While global banks pare down their businesses thanks to increasing regulatory requirements, they've suddenly become the regional item of choice for Asian financial shoppers.
According to The Wall Street Journal, approximately $96 billion of diverse assets including businesses and portfolio loans have piqued the interest of Asian buyers. Sellers from European banks are looking to decrease their balance sheets as buyers are on the lookout in this current buyers' market.
Hot Companies for Sale
HSBC Holdings plc (NYSE:HBC) has been trying to dump its retail operation in South Korea to the Korean company, KDB Financial Group; it has completed deals such as the sale of its retail and wealth management businesses in Thailand to the Bank of Ayudhya.
Mitsui Sumitomo Insurance Co. (TYO:8316) one of Japan's largest life insurers as defined from premiums, purchased a 50 percent share in Indonesia's conglomerate Sinar Mas Group's life insurance division for $815 million.
Even the U.S. has jumped in with the brokerage firm Piper Jaffray Co. (NYSE:PJC) trying to sell its Hong Kong arm; this has spurred interest from Chinese brokers. Across the pond, French banks have jumped in trying to grab discounted billion dollar loan portfolios.
The sales have also drawn new players to game. This includes the Malaysian CIMB Group Holdings Bhd.
CIMB Chief Executive Nazir Razak said of the recent activity, "The future was always going to be about the rise of many regional players; there is such a thing as being too big to manage."
CIMB is currently holding talks to purchase RBS's (LON:RBS) Asian equities franchise at a cheap price while eyeing cost cuts. The firm has expanded after a numerous acquisitions including an investment boutique and a Southeast Asian bank.
Razak has been instrumental in assisting the Malaysian government to forge ahead with plans to make the country a regional hub for financial services.
Japan's Sumitomo Mitsui Financial Group Inc. has also joined the party.
Recently, Sumitomo Mitsui Financial Grp, Inc. (NYSE:SMFG) purchased the Royal Bank of Scotland Group PLC's (LON:RBS) aviation leasing business for $7.2 billion. In a display of two different cultures trying to work together, SMFG spent a lot of time reviewing the business and played hardball in negotiations.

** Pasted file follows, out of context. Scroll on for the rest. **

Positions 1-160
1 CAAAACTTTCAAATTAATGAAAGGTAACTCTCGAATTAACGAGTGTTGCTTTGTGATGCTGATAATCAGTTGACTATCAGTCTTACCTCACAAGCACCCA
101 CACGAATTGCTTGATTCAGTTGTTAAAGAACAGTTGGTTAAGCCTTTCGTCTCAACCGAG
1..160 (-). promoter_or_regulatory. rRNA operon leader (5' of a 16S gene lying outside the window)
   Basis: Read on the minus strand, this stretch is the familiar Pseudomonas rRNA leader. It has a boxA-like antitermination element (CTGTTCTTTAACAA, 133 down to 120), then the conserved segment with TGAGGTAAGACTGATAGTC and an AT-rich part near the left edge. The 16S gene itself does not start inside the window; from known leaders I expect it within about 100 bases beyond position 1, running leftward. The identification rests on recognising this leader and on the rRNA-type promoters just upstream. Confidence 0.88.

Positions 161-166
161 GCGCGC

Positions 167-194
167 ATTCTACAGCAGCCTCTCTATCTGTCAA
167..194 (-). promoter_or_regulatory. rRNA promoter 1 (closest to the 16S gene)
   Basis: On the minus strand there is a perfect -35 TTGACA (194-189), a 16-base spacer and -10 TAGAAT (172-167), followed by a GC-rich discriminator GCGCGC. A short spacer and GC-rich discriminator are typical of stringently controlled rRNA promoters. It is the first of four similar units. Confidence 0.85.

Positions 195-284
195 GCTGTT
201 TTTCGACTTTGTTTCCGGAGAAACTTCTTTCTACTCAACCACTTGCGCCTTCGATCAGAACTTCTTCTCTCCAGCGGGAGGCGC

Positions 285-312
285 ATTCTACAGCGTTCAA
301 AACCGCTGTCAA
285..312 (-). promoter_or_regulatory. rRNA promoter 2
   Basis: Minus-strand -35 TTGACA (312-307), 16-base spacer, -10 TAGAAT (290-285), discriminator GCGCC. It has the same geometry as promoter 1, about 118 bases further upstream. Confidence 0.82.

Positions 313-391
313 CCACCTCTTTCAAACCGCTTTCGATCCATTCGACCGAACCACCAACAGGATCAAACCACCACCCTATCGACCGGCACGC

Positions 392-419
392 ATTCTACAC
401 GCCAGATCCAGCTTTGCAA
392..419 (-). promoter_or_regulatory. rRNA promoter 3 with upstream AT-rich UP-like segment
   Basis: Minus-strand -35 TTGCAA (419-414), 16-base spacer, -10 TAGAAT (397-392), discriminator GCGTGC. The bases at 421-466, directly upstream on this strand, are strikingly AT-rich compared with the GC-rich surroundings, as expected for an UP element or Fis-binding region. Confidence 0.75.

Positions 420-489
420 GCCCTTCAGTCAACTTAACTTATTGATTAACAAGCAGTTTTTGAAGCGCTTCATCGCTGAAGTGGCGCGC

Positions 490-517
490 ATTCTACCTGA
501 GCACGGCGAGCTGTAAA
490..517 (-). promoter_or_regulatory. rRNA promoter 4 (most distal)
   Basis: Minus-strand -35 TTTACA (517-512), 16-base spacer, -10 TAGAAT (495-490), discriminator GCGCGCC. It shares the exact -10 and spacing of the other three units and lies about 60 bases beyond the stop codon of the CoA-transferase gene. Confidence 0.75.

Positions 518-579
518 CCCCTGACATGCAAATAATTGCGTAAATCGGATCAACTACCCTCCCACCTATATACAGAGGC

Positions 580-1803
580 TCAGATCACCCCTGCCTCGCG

It wasn't the first opportunity that has come to the large Japanese bank. According to The Wall Street Journal, in January the bank's president, Koichi Miyata, said opportunities including European assets and businesses from financial firms valued at $96 billion have crossed his path.
With declining sales prices, comes an increased number of transactions. According to Dealoic, the Asian financial sector incurred 996 transactions in 2011 with the dollar value dropping 15 percent from the previous year.
What's a Western Bank to Do?
Western banks are conflicted with the current landscape: they want Asian growth but also deal with pressure from home. In Asia, banking revenues have seen an annual average growth rate of 9 percent in the three years as compared to either flat or declining figures in Western markets, reported The Wall Street Journal.
Executives involved in the Asian markets are witnessing a reversal of the marketplace from 1997 with the low prices.
Many executives at foreign firms in the region spent a large part of their careers building up their businesses since the Asian financial crisis hit 15 years ago, only to now see parts sold at bargain levels.
Charles-Everard de T'Serclaes, head of J.P. Morgan Chase's (NYSE:JPM) financial institutions group for South East Asia said, "The reverse of 1997 is happening; Asian banks and insurers are looking to use their high trading multiples to buy assets that are owned by western institutions in Asia. Some Southeast Asian financial institutions are rounding out regional platforms; Japanese insurers are gaining momentum overseas and the Chinese haven't really started yet."
As the U.S. slowly recovers, don't expect to see U.S. banks excluded from the Asian shopping spree. They may be in the background for now but it will change. We don't like to be excluded from growth opportunities.